I tried to focus on the eyes.  This is what Scott Kelby suggested in his book.  The first few images are without the Opteka soft-box because I forgot to turn my flash on.  All remaining images are with the natural light and the Opteka.

My first portrait shoot, Kiran  Bhavna Portraits 32 920x1106

I did some cropping and adjusted white balance and sharpening in Adobe Lightroom 3.  I also applied a little spot removal and played around with Lightroom’s Clarity filter.  How did I do?

Although it seemed that setup took more time than the actual shoot itself, I enjoyed the experience.  I am renting  an Nikkor 85mm f/1.4G AF-S lens from BorrowLenses.com in December and will find a way to create some lighting in my basement without renting expensive strobes.

My first portrait shoot

As my photography has improved I’ve shied away from doing portraiture. As my photography has improved family members have been handing me their point and shoots or DSLRs and asking me to take portraits.  I’ve been telling them that I’m just not good at it.  And while, that may be the case, the truth is that I have not tried.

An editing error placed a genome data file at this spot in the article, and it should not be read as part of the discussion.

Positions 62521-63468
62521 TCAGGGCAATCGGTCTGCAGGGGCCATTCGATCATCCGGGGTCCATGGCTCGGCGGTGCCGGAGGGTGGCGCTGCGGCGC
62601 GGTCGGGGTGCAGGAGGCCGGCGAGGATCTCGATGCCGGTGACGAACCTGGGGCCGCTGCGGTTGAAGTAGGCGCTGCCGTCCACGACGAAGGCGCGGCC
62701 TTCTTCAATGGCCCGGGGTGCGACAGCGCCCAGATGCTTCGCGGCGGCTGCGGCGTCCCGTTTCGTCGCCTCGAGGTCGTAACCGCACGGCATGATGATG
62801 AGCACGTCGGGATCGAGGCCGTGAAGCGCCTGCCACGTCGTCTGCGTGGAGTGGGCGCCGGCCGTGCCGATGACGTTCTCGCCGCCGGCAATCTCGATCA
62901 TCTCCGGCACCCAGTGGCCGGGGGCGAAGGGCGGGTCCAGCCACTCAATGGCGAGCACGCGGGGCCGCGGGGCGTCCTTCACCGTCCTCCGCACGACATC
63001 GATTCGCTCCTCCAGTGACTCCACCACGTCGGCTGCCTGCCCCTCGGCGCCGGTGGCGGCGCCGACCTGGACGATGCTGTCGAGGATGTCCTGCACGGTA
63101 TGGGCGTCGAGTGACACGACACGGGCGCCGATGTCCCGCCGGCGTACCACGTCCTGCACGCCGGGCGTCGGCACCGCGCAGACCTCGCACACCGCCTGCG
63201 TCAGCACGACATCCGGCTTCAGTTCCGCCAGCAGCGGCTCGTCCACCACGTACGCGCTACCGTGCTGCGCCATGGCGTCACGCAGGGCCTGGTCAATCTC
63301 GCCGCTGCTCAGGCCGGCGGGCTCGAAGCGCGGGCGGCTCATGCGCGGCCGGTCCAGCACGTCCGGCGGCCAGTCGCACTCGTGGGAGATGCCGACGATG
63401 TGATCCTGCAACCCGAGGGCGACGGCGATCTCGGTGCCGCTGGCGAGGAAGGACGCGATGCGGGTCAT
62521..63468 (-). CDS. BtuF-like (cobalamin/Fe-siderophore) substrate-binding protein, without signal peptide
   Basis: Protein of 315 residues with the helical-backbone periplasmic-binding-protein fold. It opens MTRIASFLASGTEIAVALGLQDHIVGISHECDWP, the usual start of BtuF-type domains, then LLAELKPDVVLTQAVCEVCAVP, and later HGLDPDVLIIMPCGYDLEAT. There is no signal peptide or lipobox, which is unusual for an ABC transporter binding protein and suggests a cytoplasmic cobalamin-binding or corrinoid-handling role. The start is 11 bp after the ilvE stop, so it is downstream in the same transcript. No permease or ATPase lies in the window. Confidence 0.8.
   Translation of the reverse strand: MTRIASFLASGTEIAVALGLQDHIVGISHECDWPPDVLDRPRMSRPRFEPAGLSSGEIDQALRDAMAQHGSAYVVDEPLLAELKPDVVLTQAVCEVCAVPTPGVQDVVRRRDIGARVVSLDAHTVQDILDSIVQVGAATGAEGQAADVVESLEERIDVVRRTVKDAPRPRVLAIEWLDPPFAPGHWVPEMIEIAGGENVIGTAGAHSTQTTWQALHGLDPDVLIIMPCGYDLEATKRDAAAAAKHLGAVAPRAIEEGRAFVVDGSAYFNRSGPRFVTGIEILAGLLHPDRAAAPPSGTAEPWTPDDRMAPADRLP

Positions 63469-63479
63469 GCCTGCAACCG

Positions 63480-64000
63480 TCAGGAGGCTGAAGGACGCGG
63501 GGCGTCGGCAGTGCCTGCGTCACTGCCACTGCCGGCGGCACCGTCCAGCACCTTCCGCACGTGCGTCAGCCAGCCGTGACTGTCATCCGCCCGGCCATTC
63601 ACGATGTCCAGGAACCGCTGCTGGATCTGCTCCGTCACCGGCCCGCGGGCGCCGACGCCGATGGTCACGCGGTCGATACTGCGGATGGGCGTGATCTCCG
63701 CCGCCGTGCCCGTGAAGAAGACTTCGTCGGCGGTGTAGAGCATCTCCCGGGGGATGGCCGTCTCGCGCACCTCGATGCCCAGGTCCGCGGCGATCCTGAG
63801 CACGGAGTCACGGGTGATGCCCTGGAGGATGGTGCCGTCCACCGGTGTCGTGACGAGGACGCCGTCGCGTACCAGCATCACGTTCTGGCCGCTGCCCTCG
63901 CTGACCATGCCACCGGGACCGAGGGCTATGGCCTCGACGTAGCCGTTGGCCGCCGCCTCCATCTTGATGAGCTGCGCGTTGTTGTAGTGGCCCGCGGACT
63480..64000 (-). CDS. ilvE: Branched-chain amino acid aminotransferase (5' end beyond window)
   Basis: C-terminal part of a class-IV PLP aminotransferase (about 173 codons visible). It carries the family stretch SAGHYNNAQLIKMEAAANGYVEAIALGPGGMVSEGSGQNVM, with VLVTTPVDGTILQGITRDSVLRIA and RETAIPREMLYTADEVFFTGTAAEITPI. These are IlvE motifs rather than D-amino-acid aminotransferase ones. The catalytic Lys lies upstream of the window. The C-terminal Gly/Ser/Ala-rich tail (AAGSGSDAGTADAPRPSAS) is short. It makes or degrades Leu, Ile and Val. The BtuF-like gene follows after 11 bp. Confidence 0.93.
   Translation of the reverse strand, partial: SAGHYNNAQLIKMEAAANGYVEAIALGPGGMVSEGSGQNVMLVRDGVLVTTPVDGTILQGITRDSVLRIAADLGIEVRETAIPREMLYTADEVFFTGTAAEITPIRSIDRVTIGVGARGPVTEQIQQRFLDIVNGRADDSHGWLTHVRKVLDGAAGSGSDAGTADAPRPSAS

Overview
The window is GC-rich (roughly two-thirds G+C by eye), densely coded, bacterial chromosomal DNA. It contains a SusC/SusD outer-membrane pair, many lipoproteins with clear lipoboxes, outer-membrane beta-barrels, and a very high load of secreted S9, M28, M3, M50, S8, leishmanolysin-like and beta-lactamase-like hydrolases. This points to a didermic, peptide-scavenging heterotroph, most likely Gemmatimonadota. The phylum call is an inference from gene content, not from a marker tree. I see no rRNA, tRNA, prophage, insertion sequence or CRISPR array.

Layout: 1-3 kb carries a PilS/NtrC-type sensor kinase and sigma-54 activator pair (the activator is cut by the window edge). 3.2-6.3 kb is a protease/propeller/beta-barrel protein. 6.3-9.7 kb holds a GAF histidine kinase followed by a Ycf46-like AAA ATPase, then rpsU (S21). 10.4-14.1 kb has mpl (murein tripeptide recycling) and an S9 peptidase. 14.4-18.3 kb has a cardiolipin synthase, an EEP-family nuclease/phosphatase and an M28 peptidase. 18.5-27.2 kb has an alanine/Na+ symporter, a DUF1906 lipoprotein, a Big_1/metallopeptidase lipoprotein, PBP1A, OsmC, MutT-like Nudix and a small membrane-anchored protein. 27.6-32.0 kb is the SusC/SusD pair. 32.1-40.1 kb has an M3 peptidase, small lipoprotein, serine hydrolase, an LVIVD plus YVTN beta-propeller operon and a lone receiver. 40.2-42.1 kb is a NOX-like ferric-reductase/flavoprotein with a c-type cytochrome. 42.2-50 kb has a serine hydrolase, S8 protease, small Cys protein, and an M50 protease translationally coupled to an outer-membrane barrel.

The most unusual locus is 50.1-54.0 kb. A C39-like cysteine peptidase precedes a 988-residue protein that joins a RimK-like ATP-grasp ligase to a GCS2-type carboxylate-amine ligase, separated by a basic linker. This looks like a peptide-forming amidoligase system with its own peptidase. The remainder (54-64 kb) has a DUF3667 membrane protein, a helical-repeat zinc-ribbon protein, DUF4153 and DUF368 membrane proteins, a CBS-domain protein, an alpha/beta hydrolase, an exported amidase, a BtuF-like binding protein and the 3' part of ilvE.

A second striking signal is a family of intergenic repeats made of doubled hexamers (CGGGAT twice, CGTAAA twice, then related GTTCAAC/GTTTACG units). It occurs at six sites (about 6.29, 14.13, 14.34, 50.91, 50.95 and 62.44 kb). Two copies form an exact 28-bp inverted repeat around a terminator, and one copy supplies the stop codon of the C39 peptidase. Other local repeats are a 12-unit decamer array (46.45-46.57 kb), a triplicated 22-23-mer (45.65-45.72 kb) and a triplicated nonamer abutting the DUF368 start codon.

My wife recently decided to return to the world of work for pay — she’s been a stay-at-home mom for 12 years — and she wanted a head shot both for her LinkedIn profile and for her employer’s web site.  I decided to rent a portrait lens and lighting kit from BorrowLenses.com.  I’ve rented from BorrowLenses.com before — a Nikkor 70-200mm f/3.5 that I used to capture action shots for my kids Tae Kwon Do academy — and the service has been excellent.  They will deliver in one or two days and while insurance is optional, it is highly recommended.  However, I quickly found out that renting a lighting kit was beyond my budget.  I decided I would need to use natural light from an inside window and that meant I needed a fast lens.

I’m reading Scott Kelby’s The Digital Photography Book, Volume 1 on my iPad via the Kindle app.  Scott advises that portrait photography requires a lens with an 85-100mm focal range assuming the camera is about eight (8) feet from the subject. The Nikon D40 has a 1.5 crop factor which means I needed a lens with a 56-66mm focal range to achieve a 85-100mm 35mm equivalent.  Nikon does not make fast primes in that range — the AF-S Micro NIKKOR 60mm f/2.8G ED is a macro lens — so I opted to move my lens closer to the subject and rented the Nikkor 50mm f/1.4G AF-S.  On the D40, the 50mm is equivalent to a 75mm lens on a full frame camera. Accoring to Ken Rockwell “On DX cameras, it makes a superb close portrait lens.

Equipment